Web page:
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New Freesco

Freesco 0.3 is out. It now has working PPPoE support, I understand. I don’t know what else it does just yet. But I intend to find out.
Freesco is easily my favorite single-floppy Linux distro, because once you get the hardware going, it’s easy to get running. Anyone familiar with computer networking can do it, without knowing a thing about Unix. And once it’s working, you can move it to the hard drive, which is good, since tiny hard drives are common as dirt and cheap and reliable (Freesco spins the drive down after it’s done booting, so a hard drive should work pretty much indefinitely, seeing as you’ll only reboot the thing when there’s a power failure), whereas floppy disks are anything but reliable.

That’s not to say that getting the hardware going isn’t a pain sometimes, but that’s not Freesco’s fault. Resolving a bunch of IRQ and I/O conflicts to get a 486 with a pile of ISA cards in it working perfectly is a pain no matter what OS you intend to run on it.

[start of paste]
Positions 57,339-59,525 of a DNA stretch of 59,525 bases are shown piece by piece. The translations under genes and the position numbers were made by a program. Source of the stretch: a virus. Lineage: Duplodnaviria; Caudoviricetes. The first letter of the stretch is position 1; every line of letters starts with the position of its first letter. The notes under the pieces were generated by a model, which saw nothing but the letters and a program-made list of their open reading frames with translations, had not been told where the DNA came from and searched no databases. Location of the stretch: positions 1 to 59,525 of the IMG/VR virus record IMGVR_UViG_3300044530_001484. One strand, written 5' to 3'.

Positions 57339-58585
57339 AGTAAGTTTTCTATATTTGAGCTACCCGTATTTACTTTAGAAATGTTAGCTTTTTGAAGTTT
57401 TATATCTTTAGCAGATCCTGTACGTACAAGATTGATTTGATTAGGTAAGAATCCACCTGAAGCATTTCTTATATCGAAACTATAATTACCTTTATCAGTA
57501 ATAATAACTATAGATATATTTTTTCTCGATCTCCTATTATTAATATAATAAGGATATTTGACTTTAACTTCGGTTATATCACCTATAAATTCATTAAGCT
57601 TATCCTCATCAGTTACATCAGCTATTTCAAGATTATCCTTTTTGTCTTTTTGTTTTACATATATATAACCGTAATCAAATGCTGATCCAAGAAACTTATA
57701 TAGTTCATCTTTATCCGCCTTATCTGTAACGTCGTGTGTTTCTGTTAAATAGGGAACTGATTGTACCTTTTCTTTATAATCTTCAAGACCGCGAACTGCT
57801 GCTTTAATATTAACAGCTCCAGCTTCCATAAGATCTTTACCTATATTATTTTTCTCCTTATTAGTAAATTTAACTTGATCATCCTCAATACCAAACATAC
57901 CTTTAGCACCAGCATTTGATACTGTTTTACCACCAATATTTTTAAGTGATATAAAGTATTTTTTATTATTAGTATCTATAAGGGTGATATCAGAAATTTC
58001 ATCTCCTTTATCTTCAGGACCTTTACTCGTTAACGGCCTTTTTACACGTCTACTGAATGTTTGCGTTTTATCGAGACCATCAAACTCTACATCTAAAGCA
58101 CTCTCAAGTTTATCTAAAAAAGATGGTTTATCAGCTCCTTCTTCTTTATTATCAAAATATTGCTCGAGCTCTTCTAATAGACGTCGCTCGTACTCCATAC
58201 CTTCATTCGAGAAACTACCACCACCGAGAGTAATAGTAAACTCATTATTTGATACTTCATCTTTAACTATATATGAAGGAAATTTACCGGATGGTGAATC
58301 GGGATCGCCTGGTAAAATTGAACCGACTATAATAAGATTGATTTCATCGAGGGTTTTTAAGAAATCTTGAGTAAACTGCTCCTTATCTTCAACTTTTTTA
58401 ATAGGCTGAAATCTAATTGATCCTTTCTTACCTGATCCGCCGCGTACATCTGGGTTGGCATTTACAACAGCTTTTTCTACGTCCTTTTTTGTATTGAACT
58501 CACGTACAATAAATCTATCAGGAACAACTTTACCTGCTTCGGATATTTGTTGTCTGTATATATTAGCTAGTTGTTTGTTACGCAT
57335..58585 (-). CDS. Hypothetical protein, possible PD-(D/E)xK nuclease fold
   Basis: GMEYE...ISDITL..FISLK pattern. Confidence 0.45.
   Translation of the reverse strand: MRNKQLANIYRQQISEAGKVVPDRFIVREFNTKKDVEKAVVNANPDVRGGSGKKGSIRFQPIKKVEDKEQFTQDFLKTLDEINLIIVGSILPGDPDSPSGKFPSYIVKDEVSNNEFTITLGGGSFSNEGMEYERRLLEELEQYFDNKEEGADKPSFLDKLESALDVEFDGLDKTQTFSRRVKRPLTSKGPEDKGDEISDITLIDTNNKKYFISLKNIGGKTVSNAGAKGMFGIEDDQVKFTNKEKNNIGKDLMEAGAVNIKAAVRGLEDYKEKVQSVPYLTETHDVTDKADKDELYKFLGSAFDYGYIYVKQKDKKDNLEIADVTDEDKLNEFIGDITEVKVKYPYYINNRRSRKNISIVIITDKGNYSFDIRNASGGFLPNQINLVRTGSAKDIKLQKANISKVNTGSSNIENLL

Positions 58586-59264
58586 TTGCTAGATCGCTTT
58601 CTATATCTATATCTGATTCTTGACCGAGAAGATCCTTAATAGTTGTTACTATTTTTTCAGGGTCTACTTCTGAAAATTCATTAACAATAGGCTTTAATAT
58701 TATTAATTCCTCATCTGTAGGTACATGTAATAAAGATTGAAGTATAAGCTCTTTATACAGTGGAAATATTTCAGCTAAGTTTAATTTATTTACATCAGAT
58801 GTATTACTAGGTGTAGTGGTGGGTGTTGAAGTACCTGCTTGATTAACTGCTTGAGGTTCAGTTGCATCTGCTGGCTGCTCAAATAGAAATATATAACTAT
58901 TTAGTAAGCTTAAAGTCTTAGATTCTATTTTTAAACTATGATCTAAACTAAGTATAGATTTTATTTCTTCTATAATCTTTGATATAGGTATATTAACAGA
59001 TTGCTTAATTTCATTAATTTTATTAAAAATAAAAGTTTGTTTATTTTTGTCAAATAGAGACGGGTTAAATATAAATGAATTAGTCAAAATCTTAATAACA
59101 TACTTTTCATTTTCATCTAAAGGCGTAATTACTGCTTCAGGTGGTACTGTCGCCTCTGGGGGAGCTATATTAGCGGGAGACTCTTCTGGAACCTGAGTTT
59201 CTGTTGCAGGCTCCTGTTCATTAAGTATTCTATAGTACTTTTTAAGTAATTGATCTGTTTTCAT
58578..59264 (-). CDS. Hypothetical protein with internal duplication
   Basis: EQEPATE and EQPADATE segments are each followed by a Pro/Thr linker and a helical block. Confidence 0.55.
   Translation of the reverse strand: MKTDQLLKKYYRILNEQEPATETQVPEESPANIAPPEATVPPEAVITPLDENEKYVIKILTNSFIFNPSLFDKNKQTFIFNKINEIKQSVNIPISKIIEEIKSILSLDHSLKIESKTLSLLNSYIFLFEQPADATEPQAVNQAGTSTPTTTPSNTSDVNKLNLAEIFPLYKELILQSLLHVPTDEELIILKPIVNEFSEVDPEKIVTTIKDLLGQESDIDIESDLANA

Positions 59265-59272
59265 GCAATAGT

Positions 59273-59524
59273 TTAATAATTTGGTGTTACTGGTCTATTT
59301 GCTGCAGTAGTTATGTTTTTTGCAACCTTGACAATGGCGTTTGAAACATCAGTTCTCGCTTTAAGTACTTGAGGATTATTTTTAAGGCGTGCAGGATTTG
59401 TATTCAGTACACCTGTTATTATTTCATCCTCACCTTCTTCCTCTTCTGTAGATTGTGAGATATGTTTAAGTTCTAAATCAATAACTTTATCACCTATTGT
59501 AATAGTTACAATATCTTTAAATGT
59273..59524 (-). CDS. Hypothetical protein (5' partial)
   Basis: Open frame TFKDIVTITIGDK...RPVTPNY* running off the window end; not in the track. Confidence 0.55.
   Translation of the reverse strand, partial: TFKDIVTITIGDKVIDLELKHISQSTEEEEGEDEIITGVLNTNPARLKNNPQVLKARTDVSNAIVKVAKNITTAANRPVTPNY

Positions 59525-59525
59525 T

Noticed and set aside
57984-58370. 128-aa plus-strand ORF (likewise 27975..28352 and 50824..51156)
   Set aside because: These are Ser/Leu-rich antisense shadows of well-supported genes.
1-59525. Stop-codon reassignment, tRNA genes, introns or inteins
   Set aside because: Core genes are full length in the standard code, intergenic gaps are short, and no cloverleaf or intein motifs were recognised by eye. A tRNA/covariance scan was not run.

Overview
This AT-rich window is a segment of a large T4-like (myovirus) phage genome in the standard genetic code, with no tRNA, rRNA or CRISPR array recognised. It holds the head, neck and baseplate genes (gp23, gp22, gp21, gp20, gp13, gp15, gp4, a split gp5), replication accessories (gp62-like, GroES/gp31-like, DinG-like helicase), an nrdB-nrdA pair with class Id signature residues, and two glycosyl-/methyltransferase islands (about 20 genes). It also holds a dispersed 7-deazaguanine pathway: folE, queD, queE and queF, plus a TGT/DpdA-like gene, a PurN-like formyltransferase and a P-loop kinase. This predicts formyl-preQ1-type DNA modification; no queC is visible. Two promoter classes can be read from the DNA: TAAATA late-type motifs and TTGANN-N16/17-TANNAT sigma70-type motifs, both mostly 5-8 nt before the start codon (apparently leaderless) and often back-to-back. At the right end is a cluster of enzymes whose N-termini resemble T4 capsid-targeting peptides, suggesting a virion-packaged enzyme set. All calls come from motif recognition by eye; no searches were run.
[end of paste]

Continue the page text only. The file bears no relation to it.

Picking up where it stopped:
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4 thoughts on “New Freesco”

  1. Dave,

    I assume you’re thinking in terms of a firewall machine for Free-SCO? If you’re going to use a small HD and spin it down I can’t think of much else that you would be doing with it.

  2. Just got Freesco 0.3.0 up and running on my router. Just as easy as 0.2.7 was. I missed using it because of the lack of PPPoE, which caused me to use Coyote Linux.

    New features of 0.3.0 include support of up to 10 NIC’s now, and up to 5 printers. Some SCSI hard drive ability has been added, but not much.

    Here’s a link to all it can do:

  3. Gary,

    Right. A Freesco machine is basically a firewall and not much else (some people run a caching nameserver on it too). Freesco generally runs off a single floppy with no HD at all.

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